The Command Manager contains all Cinema 4D commands. Commands contained in the Command Palette can be linked to custom Icon Palettes, menus or even directly to the HUD in the editor view. Keyboard shortcuts can also be defined.
- Keyboard shortcut: Keyboard keys pressed in combination to execute a particular command.
- Hotkeys: A key that must remain pressed while the mouse is moved (e.g., the 1-key to move the camera).
The Command Manager consists of three parts:
- The items required in order to add commands to given palettes.
- A list of all commands, including two filters for managing the numerous commands.
- The items necessary for creating corresponding keyboard shortcuts.
If you want to assign a command to a particular palette, simply drag the command onto the corresponding palette. The Icon Separator 1 and Icon Separator 2 buttons can be dragged onto the palettes, between the commands, in order to visually separate the commands.
Activate the Edit Palettes option if you want to rearrange or delete (double-click) palette commands or separators using drag & drop. Selecting New Palette will create a new, empty palette.
Use the Fill Space command to create such an icon group (vertical or horizontal), which will automatically be sized according to the respective icon group but at least as large as Group Separator 2. This makes it possible to create left or right aligned icon groups:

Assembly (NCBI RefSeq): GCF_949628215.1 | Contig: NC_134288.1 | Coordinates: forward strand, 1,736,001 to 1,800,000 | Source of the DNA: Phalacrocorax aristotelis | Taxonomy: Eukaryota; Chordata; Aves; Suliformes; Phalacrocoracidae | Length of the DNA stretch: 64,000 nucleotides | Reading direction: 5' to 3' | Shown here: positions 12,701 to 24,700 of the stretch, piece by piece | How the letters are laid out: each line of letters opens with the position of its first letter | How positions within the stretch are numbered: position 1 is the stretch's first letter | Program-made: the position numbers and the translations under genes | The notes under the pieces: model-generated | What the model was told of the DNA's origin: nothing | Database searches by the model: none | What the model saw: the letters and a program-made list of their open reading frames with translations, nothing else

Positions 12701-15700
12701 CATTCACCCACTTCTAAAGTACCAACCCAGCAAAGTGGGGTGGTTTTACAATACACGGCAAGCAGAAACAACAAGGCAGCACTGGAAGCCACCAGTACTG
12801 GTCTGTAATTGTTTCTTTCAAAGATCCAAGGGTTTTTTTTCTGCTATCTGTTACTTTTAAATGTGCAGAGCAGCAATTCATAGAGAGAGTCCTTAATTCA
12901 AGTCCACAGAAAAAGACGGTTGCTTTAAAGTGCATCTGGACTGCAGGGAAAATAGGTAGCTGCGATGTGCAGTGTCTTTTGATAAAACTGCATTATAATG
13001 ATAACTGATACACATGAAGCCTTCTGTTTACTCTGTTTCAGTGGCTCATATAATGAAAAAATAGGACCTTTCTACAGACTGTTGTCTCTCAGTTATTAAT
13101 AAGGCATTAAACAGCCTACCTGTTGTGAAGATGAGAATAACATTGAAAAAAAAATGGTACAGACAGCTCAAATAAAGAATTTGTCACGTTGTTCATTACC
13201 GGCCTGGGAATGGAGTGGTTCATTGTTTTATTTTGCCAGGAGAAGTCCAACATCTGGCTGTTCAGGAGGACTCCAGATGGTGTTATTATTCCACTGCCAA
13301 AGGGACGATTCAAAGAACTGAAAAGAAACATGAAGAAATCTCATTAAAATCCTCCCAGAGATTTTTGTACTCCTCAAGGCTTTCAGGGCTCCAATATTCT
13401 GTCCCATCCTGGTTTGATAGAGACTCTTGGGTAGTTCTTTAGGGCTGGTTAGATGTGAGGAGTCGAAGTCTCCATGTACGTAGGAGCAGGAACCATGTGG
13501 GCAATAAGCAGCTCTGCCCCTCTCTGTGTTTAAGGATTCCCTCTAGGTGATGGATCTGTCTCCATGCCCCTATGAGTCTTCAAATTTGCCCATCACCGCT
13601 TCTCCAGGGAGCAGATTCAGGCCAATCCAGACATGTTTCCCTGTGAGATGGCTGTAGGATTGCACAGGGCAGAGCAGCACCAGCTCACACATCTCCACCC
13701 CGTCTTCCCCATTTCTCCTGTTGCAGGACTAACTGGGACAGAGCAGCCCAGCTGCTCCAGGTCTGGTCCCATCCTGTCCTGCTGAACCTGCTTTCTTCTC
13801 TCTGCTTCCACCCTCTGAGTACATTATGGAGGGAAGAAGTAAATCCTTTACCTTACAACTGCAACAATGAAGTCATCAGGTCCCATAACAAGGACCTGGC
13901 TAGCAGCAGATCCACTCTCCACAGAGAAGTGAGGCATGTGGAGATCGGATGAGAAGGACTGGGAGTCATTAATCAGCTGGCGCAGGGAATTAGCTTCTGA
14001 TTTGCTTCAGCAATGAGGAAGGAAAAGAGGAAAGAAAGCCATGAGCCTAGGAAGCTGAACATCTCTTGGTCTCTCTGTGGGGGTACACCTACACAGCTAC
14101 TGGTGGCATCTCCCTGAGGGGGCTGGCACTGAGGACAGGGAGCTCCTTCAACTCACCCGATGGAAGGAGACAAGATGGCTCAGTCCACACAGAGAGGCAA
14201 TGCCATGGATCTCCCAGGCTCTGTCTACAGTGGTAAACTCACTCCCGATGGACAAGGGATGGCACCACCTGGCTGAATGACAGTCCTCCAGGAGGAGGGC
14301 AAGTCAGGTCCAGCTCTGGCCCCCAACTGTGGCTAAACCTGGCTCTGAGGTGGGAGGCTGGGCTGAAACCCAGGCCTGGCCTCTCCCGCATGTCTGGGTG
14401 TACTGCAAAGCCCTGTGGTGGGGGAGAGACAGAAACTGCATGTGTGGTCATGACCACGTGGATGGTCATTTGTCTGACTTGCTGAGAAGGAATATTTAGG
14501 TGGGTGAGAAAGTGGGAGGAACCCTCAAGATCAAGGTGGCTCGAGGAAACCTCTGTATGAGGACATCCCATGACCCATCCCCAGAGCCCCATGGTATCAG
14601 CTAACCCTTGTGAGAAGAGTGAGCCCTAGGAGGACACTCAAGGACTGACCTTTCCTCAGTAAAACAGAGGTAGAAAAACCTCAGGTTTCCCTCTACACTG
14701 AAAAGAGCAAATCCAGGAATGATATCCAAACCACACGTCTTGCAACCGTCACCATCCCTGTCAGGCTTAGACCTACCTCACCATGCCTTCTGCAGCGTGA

Two filters are available. Each will display only items that contain part or all of an entry made into the corresponding filter’s text field. These filters can be used to quickly locate commands or find out which keyboard shortcuts have already been assigned. Search entries can be cleared by clicking on the x next to the respective filter name. All commands and keyboard shortcuts will then be displayed (providing the alternate filter’s search field is also empty).
In addition to the names and icons (if applicable) of commands, the commands list also includes the name of the feature to which a given command may correspond, any keyboard short cut assigned, the type of command and the corresponding help text. Since this list is for reference purposes only, only the keyboard shortcut itself can be edited. Clicking on the title of a given row at the top of the list will arrange the list accordingly.
The keyboard shortcut assigned to a given command will be displayed at the lower left of the Command Manager when selected.
Commands as HUD elements
Commands can also be dragged directly into the editor view. The command, including its icon (can be hidden) will then be displayed in the HUD. Simply click on the HUD command to execute it.